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Outsourcing Jobs to Foreign Countries

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Essay title: Outsourcing Jobs to Foreign Countries

Outsourcing Jobs to Foreign Countries

Frank Soto Jr.

Axia College of University of Phoenix


William Hamlin

February 1, 2007

It is becoming progressively more popular in today’s job market for companies to

outsource American-held jobs to foreign countries. This situation is affecting more and more

people and especially here in El Paso, Texas. Soon to be outsourced is Air System Components,

or ASC, as it plans to lay off about 68 people from its’ two El Paso manufacturing plants this

January. It plans to move some of its operations to Juarez, Mexico, our neighbor city.

Air System Components manufactures vents for air conditioning and heating systems. These

are the latest job losses in El Paso’s manufacturing sector, which has lost thousands of jobs in

the recent years. The sector lost 700 jobs between October 2005 and October 2006, the state's

latest employment data show. Situations like these make me upset because El Paso is a

medium size city that does not have the luxury of losing its’ jobs.

These types of situations are viewed very differently from the perspective of

profitability for the companies versus the emotional and financial effect that the outsourcing

has on the employees. In some cases outsourcing causes employees to quit ahead of time. This

makes it more complicated for the person because he or she won’t be able to find a job right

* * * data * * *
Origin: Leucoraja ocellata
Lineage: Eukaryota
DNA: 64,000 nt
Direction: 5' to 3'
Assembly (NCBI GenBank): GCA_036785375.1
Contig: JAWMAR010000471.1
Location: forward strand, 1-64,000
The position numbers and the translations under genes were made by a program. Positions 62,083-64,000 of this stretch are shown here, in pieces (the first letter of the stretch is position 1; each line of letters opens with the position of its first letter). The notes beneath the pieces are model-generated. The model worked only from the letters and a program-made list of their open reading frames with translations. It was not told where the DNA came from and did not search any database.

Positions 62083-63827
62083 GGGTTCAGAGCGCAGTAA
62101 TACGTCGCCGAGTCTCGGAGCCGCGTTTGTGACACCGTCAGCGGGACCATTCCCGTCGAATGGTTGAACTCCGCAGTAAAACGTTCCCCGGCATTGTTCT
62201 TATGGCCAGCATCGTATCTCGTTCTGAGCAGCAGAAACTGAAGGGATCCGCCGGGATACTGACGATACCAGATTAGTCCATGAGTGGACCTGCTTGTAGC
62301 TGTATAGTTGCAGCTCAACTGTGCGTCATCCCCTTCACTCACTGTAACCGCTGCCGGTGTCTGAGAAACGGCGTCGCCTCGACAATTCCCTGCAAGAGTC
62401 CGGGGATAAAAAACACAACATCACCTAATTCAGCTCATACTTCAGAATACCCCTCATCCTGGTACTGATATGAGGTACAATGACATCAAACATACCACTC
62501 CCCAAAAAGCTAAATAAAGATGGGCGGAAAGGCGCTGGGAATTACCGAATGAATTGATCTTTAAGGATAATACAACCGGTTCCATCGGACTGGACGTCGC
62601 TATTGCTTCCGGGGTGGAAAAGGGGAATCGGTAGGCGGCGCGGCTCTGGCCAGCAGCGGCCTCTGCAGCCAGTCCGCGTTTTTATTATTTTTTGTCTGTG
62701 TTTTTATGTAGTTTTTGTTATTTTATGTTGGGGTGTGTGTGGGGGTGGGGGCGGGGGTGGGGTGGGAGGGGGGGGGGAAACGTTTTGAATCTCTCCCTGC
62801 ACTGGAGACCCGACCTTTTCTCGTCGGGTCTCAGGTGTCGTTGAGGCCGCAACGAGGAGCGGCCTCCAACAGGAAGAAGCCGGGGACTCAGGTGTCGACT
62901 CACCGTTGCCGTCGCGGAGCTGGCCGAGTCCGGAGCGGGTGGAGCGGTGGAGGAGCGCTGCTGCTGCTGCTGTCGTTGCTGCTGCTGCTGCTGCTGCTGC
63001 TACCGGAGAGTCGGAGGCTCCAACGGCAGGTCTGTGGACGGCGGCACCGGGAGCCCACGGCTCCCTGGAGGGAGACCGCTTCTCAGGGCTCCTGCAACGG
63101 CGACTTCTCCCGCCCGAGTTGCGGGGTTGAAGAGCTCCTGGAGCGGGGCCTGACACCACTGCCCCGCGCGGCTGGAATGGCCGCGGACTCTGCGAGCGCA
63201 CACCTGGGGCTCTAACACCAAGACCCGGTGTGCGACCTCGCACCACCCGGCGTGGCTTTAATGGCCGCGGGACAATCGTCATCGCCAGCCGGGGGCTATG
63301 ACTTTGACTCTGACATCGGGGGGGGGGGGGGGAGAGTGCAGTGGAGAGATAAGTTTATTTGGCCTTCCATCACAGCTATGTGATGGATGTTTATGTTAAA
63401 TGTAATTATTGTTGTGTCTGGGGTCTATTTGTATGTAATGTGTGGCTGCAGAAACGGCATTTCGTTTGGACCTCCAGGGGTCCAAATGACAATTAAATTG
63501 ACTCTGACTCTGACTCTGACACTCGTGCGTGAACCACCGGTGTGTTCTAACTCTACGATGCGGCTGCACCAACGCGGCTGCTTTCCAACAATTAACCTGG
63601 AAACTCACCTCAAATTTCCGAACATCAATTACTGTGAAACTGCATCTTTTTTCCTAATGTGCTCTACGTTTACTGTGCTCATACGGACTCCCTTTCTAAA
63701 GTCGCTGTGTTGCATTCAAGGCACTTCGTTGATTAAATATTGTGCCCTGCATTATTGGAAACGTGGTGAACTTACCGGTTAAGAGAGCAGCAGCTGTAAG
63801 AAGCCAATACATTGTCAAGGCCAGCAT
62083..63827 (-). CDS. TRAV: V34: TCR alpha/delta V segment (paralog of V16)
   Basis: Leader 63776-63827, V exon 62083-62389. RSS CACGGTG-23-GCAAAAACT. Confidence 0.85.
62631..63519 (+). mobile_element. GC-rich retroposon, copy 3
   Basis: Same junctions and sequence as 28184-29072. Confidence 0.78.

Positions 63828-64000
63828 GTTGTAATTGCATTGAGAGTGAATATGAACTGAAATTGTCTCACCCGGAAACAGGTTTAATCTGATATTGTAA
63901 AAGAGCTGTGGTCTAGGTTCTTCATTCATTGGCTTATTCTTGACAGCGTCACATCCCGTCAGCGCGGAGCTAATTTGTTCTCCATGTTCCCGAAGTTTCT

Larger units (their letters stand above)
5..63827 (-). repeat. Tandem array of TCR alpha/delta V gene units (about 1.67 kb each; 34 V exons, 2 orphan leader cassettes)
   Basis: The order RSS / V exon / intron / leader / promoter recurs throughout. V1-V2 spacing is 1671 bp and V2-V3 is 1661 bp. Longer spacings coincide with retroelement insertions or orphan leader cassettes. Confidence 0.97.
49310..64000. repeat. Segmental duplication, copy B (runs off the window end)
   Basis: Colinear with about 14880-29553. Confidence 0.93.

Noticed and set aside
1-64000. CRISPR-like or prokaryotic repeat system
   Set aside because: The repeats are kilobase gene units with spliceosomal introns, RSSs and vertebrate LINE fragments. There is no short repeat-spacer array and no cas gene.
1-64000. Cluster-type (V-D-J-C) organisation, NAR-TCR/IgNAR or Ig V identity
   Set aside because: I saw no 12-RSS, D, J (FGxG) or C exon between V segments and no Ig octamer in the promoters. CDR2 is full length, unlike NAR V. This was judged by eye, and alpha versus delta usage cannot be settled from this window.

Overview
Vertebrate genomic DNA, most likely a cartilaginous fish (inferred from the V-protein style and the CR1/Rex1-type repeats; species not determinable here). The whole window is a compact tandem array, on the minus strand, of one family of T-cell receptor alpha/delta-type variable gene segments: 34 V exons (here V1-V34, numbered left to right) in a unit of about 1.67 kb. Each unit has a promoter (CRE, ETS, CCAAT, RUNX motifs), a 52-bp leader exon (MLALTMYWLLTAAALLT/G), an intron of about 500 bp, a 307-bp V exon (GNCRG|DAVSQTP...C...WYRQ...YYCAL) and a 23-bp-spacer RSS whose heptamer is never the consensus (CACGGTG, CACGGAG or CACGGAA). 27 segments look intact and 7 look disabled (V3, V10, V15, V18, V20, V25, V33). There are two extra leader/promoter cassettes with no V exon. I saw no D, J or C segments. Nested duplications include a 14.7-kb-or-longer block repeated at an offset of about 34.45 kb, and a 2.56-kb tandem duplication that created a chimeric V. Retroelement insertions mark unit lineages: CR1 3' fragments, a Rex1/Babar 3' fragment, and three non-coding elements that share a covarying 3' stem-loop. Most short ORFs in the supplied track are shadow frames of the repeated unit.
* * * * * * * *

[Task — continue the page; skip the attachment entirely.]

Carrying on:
away. There are companies who have their fired employee train his or her own replacement. I

believe the number one reason why companies employ foreign labor is its profitability. Due to

the lack of federal wage controls a U.S. employer can hire several employees at a fraction of the

cost of a single American employee.

The success of a foreign employee is their training and experience with the job in which

they are taking over. Perhaps the best source of training for a foreign employee comes from

someone who has already been working at this job for some time. This often causes companies

to have employees, as they are being fired from the company, stick around for some additional

time and train the employee who will be taking over their job. This type of situation is not right

at all.

The most reasonable way for the company to go about having employees train their

replacements would be to offer them something in return. By using the offer of additional

money to the employee, it then becomes his or her decision to take the incentive and help train

the new employee, or to leave it up to the company to train the employee some other way.

This is ethical because it allows laid-off employees to choose, without repercussions, whether

or not to help in training their replacements. As long as the company keeps the training

voluntary, they give the laid-off employee the chance to bury his or her pride and earn some

final extra money before he or she must face unemployment or find a new job. In this case, the

ethicality that is questioned is whether it is alright to outsource jobs to foreign countries. It is

ethical for the company to make the training of the fired employee’s replacement

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